10/07/2020 10/07/2020 NEW YORK – His Eminence Archbishop Elpidophoros of America made his first archpastoral visit to Kimisis Tis Theotokou in Poughkeepsie, New York, where he was warmly received by the congregants participating in the Divine Liturgy with all the preventive rules due to the Coronavirus pandemic. At the entrance to the nave the Archbishop was welcomed...
10 Ιουλίου, 2020 - 11:26

Archbishop Elpidophoros Visits Kimisis Parish Poughkeepsie, NY

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Archbishop Elpidophoros Visits Kimisis Parish Poughkeepsie, NY

NEW YORK – His Eminence Archbishop Elpidophoros of America made his first archpastoral visit to Kimisis Tis Theotokou in Poughkeepsie, New York, where he was warmly received by the congregants participating in the Divine Liturgy with all the preventive rules due to the Coronavirus pandemic.

At the entrance to the nave the Archbishop was welcomed by officials of the Parish Council, while a big sign read “Kimisis Tis Theotokou Welcomes Archbishop Elpidophoros.”

The Archbishop in his homily said among other things that “I am delighted to be with the Kimisis community of Poughkeepsie this morning, and experience your faith and your devotion as we continue to reopen our churches. We do so still exercising great caution and abundant concern for the well-being of our faithful.”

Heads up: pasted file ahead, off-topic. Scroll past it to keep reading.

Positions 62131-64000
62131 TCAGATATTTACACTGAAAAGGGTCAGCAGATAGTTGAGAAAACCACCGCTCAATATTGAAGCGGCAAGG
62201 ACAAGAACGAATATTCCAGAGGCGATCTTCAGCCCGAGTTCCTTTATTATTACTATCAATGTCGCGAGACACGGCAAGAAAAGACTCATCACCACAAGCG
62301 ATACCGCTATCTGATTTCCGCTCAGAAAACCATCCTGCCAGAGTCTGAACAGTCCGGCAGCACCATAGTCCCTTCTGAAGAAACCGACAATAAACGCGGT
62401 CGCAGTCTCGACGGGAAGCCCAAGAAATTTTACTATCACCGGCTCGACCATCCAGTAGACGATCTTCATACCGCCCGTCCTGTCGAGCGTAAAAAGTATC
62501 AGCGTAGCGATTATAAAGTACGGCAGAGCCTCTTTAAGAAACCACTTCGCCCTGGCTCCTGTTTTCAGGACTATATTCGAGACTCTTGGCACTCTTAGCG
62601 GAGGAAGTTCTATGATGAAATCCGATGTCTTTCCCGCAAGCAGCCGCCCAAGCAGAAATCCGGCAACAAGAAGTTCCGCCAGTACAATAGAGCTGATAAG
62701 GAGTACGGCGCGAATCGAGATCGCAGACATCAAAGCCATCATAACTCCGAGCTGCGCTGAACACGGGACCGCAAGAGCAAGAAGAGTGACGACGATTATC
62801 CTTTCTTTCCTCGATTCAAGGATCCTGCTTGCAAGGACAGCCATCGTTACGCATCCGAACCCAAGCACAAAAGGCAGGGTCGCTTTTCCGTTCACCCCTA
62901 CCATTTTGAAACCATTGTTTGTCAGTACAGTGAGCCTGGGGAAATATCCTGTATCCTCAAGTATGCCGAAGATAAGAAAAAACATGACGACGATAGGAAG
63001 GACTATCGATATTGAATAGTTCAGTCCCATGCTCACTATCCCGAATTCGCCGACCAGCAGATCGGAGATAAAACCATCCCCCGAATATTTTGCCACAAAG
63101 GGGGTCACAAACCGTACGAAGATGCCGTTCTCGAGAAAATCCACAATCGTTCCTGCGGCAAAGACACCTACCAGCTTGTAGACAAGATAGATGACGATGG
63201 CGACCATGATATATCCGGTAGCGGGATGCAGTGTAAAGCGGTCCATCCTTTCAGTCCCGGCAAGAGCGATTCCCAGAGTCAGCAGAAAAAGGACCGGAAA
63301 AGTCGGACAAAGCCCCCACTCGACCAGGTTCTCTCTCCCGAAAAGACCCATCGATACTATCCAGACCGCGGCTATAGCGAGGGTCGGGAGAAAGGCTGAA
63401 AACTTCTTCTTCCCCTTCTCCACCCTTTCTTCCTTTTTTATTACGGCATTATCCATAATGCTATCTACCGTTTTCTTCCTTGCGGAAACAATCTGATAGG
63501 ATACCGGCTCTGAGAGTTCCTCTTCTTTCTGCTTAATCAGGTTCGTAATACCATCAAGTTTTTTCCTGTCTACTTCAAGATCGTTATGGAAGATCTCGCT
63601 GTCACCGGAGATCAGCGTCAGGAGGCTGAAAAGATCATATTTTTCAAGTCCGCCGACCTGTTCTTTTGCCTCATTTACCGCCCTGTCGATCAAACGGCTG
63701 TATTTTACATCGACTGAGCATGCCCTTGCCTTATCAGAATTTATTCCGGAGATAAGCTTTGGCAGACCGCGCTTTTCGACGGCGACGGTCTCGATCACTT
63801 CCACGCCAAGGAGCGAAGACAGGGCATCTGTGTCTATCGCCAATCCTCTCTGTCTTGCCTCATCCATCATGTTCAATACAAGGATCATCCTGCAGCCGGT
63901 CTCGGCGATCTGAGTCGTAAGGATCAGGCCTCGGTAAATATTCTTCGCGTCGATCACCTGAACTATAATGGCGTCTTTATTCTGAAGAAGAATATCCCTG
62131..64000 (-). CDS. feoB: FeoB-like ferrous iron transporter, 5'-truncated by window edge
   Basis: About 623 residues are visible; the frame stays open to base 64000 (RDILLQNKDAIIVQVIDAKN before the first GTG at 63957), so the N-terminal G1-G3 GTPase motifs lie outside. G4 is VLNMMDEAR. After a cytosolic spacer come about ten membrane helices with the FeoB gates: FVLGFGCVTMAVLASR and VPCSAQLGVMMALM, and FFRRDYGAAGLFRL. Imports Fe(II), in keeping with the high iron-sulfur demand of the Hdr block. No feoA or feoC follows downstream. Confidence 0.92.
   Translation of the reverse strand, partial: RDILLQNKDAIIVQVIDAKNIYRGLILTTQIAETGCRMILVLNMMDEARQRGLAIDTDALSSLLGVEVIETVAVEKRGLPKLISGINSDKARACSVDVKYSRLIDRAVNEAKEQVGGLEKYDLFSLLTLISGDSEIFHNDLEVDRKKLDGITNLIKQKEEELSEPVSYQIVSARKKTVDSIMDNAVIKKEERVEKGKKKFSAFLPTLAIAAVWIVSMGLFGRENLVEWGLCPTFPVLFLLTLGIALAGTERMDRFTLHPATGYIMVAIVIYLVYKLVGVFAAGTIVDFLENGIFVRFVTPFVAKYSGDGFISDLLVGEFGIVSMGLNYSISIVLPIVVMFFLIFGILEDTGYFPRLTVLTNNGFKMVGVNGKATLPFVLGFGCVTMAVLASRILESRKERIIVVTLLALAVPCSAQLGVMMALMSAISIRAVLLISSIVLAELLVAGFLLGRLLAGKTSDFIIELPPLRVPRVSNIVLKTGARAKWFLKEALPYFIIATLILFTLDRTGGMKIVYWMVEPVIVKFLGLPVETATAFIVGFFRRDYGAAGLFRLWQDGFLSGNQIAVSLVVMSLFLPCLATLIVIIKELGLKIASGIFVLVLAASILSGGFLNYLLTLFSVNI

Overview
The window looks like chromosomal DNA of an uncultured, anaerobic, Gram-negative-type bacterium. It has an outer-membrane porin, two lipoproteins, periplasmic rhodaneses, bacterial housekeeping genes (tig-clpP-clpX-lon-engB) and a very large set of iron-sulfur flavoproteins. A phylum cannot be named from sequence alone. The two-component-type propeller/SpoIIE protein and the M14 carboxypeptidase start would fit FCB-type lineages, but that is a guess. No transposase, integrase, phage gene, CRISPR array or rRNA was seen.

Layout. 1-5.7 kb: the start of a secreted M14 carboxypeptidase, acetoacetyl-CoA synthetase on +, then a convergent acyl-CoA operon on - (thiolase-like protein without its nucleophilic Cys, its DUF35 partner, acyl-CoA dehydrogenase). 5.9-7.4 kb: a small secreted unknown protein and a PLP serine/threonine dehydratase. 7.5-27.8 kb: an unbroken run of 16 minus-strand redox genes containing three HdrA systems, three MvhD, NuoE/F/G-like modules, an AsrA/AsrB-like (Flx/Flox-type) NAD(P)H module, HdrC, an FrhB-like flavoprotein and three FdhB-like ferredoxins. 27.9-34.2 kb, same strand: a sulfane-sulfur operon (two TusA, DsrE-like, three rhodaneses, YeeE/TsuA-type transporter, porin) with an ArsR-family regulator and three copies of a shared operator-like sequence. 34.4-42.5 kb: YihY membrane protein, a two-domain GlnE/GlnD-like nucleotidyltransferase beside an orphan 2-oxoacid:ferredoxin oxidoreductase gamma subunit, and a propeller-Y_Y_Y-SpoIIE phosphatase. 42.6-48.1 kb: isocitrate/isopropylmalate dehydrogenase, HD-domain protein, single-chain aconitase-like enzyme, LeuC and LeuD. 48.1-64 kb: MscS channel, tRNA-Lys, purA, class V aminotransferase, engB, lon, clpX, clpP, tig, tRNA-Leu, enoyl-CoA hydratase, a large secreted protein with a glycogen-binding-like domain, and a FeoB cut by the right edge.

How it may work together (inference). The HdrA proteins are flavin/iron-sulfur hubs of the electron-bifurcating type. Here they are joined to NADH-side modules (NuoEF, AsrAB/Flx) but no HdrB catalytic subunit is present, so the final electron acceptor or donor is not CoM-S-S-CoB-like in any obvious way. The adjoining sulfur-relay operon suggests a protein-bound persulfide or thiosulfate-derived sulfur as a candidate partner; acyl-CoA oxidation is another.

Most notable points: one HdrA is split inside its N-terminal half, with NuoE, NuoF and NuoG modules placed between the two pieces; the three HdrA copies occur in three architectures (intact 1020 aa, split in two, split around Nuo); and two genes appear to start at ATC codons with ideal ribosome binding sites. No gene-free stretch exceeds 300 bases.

He continued: “with all of the threats to our health, our economy, our way of life, our faith has been sorely tested. There are some for whom faith cannot stand up to reason and science, while there are others for whom faith seems almost like an automatic process that requires no thinking at all.”

The Archbishop added that “in between both extremes, we find one of the greatest examples of faith in the New Testament: the Roman Centurion of Capernaum. Here was a member of the occupying army that was hated by the Jewish populace. Here was a leader – a centurion – not only of soldiers but of the community which he controlled. And yet he went to Jesus, to the rabbi about whom he had heard so many stories. He calls Him `Κύριος’ but we should not think that this Roman acknowledged Jesus as the Lord. More than likely, it should be translated as “Sir,” which was a token of high respect, especially from a Roman officer to a Jewish rabbi.”
“The centurion,” said the Archbishop, “asks the Lord for his servant; he does not ask for himself. This is a sign of the condition of his spiritual heart. His concern is for another more than for himself. We can all learn a lesson from this Roman in these days of the pandemic. Are we thinking only of ourselves and our comfortable zones of belief? Or can we think about the benefit of others, whether they are dear to us or not?”

The Archbishop then said, “when our Lord Jesus Christ responds, `I will come and heal him,’ what an incredible sight this must have been to the crowd that was standing there. Here was an oppressor beseeching the help of the oppressed! Yet our Lord did not hesitate, for he knew the heart of this oppressor, and that despite his warlike demeanor there was a quality of mercy in the Centurion’s soul.

But this remarkable Roman will not have it. He will not accept the Lord Jesus into his home. He protests, not out of prejudice against the Jews, but out of knowledge and humility. He says: `Sir, I am not sufficient that you should enter under my roof…But only say the word, and my servant will be healed.”

thenationalherald.com

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